Take the 2-minute tour ×
Stack Overflow is a question and answer site for professional and enthusiast programmers. It's 100% free, no registration required.

I need a regex for the following input:

[2 digits], comma, [two digits], comma, [two digits]

The 2 digits cannot start with 0. It is allowed to only enter the first 2 digits. Or to enter the first 2 digits, then a comma en then the next 2 digits. Or to enter the full string as described above.

Valid input would be:

10
99
17,56
15,99
10,57,61
32,44,99

Could anyone please help me with this regex?

At the moment I have this regex, but it doesn't limit the input to maximum 3 groups of 2 digits:

^\d{2}(?:[,]\d{2})*$
share|improve this question
1  
+1 Very well specified –  soulmerge Oct 12 '09 at 9:34

2 Answers 2

up vote 10 down vote accepted
^[1-9]\d(?:,[1-9]\d){0,2}$

The first part ([1-9]\d) is simply the first number, which has to be present at all times. It consists of a non-zero digit and an arbitrary second digit (\d).

What follows is a non-capturing group ((?:...)), containing a comma followed by another two-digit number (,[1-9]\d), just alike the first one. This group can be repeated between zero and two times ({0,2}), so you get either no, one or two sequences of a comma and another number.

You can easily expand the part in the curly braces to allow for more allowed numbers.

share|improve this answer
    
+1 For not allowing leading zeros. –  Gumbo Oct 12 '09 at 9:33
    
Thanks, it works. But could you please explain how it works exactly? And would it be possible to expand on my regex to make it work as required? ^\d{2}(?:[,]\d{2})*$ –  George Oct 12 '09 at 9:42
    
@iar: You can use back-ticks in comments to format source-code. –  soulmerge Oct 12 '09 at 9:44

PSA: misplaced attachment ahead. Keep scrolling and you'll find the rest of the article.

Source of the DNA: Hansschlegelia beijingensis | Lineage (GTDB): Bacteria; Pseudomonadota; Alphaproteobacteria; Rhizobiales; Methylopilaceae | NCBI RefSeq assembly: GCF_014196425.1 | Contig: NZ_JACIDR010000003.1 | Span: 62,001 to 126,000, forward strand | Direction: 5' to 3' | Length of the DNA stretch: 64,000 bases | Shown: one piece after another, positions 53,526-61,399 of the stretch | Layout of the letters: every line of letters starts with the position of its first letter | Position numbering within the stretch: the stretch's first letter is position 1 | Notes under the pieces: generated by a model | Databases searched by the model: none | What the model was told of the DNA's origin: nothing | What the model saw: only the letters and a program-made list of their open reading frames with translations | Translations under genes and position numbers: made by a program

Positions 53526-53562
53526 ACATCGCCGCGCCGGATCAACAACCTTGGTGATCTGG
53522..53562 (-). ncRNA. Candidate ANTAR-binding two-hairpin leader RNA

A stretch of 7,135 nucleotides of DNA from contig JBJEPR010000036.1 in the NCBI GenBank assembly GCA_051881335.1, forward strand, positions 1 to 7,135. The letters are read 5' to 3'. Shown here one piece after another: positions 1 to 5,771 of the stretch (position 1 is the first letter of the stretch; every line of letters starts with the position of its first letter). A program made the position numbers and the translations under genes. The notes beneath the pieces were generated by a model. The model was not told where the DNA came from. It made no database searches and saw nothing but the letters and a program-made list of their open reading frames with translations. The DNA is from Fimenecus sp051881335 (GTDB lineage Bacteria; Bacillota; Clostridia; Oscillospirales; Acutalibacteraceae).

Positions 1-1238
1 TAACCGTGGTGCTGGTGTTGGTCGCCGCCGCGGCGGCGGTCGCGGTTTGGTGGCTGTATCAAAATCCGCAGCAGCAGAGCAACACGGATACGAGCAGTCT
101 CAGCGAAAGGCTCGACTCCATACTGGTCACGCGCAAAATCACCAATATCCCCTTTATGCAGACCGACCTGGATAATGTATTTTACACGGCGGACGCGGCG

I think iar wants this: ^[1-9]\d(?:,\d\d){0,2}$ –  Nick Dandoulakis Oct 12 '09 at 9:55
    
Thank @Johannes Rössel for explaining my code. @iar I'm not sure what are exactly you asking. –  stefita Oct 12 '09 at 10:27
^[1-9]\d([,][1-9]\d){0,2}$
share|improve this answer
    
You don't need [] around a single character. A single , is exactly the same as the character class [,]. –  Joey Oct 12 '09 at 9:40
    
from experience I've found it better to be safe than sorry. Therefore I always use [] around special characters such as ',' '.' '$' '#' etc. –  dstibbe Oct 12 '09 at 9:50
    
, - is not special character. Regular Expressions already is a hard to read/understand language, so adding unnecessary characters to already complicated expressions is bad idea. But +1 for working answer. –  Kamarey Oct 12 '09 at 15:30

Your Answer

 
discard

By posting your answer, you agree to the privacy policy and terms of service.

Not the answer you're looking for? Browse other questions tagged or ask your own question.